More Early Modern Women Adventurers (… and others)

You read my post about Mary Ambree and Dianne Dugaw’s scholarship on women warriors in popular 16th-18th century English culture, and now you want more, you say?

You’re in luck: the excellent Stuff you Missed in History Class podcast (which I listen to a lot these days, while driving) has made a few pertinent episodes recently.

Here they are:

Catalina de Erauso, “the Lieutenant Nun.” Not English, in this case—she was what ended up being called Basque—but a fascinating figure all the same, she was a runaway from a convent (and not actually a nun) as well as a cross-dressing adventuress with a strong penchant for getting into fights, cuddling with her employers’ wives/girlfriends, and landing in jail. She fled Europe and ended up all over South America, picking fights and fleeing from the law. A fascinating figure. If you’ve listened and want a (free, but old) translation of her account, you can get it at

Aphra Behn. Royalist ideologue, traveler, literary figure, and even possibly a spy: Aphra Behn’s a fascinating figure I’ve mentioned before here. Worth a listen.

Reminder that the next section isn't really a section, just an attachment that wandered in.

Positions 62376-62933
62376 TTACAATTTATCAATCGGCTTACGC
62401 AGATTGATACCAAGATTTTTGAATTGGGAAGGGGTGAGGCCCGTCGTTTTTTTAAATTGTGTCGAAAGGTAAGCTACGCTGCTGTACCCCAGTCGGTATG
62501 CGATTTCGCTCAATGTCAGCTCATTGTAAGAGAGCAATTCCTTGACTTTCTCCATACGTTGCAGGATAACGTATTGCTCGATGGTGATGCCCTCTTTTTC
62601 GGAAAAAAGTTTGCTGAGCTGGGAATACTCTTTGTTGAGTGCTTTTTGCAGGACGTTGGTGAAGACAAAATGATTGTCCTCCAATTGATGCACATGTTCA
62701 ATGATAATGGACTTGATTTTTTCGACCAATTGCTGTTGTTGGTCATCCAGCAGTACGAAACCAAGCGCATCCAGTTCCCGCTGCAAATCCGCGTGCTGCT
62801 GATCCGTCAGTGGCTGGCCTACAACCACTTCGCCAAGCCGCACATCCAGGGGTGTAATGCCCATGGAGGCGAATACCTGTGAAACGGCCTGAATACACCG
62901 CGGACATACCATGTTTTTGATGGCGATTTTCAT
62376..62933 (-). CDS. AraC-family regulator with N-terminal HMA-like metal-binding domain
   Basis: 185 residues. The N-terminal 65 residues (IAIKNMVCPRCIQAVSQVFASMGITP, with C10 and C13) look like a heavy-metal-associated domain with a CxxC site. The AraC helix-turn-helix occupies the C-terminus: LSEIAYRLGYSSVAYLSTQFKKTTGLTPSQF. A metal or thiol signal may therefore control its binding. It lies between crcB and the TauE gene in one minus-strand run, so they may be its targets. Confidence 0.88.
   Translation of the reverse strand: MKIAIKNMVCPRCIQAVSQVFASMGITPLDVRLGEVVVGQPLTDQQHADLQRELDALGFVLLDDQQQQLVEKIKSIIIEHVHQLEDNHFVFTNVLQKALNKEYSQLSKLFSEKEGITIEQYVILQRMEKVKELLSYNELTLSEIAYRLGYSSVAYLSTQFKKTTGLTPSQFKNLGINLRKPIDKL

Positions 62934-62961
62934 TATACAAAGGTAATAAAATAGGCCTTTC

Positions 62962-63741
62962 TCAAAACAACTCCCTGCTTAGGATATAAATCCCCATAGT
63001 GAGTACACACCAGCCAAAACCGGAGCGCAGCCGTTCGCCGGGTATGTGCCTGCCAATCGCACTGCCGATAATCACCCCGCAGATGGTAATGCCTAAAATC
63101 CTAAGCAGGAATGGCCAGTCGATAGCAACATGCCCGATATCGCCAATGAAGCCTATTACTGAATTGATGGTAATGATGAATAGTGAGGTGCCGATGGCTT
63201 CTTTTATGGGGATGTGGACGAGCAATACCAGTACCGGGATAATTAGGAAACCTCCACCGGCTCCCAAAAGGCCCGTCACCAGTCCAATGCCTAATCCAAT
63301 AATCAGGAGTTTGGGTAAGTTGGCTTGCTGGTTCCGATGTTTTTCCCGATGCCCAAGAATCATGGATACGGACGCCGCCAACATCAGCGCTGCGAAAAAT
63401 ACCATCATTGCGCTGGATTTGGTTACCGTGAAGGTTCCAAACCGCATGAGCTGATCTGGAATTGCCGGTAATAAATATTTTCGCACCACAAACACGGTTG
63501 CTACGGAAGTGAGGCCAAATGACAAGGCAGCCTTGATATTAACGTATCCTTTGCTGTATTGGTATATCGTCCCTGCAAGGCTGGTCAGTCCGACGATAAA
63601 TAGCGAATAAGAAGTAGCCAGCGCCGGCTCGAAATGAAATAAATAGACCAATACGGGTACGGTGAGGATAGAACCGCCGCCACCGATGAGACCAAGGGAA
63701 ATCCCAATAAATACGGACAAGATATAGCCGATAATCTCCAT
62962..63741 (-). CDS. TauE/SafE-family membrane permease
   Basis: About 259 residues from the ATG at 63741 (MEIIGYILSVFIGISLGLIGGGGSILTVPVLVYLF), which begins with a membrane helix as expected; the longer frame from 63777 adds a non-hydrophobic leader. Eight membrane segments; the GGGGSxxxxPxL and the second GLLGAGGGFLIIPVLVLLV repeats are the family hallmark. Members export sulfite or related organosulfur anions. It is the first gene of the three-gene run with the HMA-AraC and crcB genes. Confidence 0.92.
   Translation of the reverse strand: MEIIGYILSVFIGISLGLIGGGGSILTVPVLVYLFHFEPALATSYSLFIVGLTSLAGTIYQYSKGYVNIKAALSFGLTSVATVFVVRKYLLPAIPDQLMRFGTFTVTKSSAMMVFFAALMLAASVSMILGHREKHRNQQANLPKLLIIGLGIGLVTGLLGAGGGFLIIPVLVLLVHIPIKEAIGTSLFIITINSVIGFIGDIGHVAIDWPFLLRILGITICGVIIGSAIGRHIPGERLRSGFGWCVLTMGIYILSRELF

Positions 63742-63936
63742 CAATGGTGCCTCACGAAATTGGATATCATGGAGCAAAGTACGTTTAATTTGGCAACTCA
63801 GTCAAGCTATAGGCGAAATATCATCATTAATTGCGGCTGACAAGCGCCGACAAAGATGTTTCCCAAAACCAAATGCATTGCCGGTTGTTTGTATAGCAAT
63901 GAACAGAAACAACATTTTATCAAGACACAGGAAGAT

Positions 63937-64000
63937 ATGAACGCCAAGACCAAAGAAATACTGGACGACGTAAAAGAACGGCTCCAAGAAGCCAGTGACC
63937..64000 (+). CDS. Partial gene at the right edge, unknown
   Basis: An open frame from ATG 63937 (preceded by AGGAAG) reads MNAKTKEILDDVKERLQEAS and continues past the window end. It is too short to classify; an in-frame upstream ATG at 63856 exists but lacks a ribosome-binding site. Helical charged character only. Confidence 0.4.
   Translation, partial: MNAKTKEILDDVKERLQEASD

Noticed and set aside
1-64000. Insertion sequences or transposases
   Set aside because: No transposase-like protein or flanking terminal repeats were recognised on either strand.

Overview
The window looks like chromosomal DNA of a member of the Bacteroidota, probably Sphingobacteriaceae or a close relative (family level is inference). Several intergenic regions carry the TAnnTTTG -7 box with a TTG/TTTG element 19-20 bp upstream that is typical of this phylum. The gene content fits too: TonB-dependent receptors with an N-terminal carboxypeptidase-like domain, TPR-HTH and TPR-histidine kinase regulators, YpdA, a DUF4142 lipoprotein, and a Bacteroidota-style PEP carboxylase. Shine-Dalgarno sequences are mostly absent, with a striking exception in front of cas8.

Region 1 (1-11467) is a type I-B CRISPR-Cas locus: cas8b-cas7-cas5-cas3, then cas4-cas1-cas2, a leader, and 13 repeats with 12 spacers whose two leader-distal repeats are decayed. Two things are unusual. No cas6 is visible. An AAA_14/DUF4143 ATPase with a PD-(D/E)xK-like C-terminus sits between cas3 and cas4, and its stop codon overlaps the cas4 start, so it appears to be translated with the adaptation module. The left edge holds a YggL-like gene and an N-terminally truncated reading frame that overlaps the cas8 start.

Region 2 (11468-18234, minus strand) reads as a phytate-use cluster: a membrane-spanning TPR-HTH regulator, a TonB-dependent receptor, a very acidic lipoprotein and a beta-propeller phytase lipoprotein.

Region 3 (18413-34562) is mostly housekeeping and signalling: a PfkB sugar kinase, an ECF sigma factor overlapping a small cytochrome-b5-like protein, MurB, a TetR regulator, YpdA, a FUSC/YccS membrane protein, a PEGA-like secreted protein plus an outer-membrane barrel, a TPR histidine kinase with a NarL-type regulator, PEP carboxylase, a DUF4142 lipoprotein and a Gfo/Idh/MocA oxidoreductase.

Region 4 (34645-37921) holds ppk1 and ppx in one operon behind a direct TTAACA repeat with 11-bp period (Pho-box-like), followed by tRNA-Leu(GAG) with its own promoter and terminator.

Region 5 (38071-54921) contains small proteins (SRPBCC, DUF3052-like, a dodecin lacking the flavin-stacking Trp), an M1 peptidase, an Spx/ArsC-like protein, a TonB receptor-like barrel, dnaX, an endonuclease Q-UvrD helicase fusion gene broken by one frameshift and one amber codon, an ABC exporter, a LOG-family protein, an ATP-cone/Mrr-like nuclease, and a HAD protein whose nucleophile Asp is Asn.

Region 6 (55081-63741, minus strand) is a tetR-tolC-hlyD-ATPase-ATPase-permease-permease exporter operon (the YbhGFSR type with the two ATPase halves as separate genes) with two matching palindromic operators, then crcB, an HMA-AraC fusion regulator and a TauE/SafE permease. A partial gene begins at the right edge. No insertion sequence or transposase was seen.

Ann Bonny and Mary Read. Female pirates operating in the Caribbean in the 18th century. This one I have queued up, so I can’t say more, but it promises to be interesting.

Oh, and while they’re not adventurers in the sense we mean when we say “adventurers” the Ladies of Llangollen were an interesting pair of women (seemingly romantically involved, though nothing’s 100% certain except they fled unwanted marriages together) who were famous and celebrated all over the British Isles (and even as far away as Germany—to the point of their Welsh Gothic house becoming a popular tourist destination while they were still living in it—all the way back in the late 18th century. Some people were, of course, scandalized, but others were amazed and praised the pair.

(And for those who’re interested in Early Georgian Londoners of both sexes, the recent William Hogarth episode‘s not too shabby, too!)

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